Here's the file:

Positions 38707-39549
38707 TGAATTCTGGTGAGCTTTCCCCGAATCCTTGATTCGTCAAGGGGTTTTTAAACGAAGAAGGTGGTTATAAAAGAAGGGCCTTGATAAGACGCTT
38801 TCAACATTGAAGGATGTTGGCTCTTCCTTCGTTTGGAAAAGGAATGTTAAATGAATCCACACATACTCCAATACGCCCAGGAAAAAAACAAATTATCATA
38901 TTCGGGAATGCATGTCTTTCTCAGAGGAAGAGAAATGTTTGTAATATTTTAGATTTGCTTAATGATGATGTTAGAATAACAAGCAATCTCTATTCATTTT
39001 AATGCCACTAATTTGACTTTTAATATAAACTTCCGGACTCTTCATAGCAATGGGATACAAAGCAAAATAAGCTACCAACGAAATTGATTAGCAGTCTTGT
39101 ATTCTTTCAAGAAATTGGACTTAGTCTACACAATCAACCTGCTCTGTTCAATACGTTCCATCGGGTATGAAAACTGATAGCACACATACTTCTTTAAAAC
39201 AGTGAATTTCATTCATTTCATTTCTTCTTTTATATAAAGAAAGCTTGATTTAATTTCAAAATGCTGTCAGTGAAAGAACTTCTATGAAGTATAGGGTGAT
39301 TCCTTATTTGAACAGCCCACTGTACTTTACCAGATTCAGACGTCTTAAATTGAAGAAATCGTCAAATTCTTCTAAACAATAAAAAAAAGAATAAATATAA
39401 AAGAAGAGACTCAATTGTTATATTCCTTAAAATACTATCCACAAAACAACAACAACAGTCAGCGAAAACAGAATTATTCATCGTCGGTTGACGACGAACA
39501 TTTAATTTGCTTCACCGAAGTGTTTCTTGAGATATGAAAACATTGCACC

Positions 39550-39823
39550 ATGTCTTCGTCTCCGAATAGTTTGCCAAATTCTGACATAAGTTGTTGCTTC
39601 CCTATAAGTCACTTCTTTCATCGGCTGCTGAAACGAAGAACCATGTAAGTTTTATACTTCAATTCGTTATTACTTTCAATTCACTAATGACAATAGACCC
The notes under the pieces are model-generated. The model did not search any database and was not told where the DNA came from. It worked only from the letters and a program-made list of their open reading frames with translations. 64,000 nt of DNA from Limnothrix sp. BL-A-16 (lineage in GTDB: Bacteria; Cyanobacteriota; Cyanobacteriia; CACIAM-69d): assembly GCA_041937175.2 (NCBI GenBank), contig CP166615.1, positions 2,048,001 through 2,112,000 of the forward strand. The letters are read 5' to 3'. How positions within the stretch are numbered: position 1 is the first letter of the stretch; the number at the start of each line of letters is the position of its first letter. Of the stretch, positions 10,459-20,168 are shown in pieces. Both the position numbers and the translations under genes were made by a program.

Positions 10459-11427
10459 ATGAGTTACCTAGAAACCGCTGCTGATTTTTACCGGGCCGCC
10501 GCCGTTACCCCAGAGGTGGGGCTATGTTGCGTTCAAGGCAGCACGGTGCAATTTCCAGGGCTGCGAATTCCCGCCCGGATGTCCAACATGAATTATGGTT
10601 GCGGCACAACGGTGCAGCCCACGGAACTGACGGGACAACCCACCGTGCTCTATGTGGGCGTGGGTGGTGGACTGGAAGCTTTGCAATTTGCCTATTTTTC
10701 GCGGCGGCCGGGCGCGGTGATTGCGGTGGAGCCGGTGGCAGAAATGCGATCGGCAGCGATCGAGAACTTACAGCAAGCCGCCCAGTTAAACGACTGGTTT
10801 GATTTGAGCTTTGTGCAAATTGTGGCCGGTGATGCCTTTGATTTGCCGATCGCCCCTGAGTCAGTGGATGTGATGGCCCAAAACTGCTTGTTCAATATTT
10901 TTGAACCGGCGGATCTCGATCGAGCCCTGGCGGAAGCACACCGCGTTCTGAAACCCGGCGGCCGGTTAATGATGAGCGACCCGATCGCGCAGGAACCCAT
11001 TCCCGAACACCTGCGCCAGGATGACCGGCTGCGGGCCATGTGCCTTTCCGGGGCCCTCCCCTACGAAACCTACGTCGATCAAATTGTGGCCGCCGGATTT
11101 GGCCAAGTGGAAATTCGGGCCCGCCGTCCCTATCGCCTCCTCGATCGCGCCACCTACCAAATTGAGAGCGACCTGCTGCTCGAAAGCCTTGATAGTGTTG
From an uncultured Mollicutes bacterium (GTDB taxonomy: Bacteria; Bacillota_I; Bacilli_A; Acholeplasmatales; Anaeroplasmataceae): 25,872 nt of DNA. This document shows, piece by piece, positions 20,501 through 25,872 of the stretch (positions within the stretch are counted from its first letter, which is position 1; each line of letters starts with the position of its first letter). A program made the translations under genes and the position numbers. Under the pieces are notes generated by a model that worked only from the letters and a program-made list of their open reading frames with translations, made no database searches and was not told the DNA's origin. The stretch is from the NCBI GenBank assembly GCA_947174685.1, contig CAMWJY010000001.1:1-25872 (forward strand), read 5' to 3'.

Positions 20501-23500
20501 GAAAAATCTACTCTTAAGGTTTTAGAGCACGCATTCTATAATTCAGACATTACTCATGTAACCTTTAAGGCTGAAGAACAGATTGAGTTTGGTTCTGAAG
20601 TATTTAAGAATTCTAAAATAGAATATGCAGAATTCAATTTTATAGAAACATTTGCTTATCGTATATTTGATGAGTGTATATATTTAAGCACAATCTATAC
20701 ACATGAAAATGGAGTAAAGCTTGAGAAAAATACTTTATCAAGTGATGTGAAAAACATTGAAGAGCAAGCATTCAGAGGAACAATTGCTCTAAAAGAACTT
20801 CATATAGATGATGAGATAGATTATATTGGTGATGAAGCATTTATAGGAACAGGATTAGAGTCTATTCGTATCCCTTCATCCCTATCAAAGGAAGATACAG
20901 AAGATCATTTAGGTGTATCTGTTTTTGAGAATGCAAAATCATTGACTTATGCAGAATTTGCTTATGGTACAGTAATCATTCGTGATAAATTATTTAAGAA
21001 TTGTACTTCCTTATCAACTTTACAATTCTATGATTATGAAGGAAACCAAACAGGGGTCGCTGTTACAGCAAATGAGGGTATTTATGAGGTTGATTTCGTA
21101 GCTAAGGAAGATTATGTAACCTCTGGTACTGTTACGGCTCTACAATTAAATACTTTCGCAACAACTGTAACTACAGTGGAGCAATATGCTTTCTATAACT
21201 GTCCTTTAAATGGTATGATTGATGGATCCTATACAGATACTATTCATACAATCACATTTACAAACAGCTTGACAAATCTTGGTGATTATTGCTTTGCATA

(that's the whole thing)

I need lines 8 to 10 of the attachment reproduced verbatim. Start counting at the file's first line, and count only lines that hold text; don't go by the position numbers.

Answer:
39301 TCCTTATTTGAACAGCCCACTGTACTTTACCAGATTCAGACGTCTTAAATTGAAGAAATCGTCAAATTCTTCTAAACAATAAAAAAAAGAATAAATATAA
39401 AAGAAGAGACTCAATTGTTATATTCCTTAAAATACTATCCACAAAACAACAACAACAGTCAGCGAAAACAGAATTATTCATCGTCGGTTGACGACGAACA
39501 TTTAATTTGCTTCACCGAAGTGTTTCTTGAGATATGAAAACATTGCACC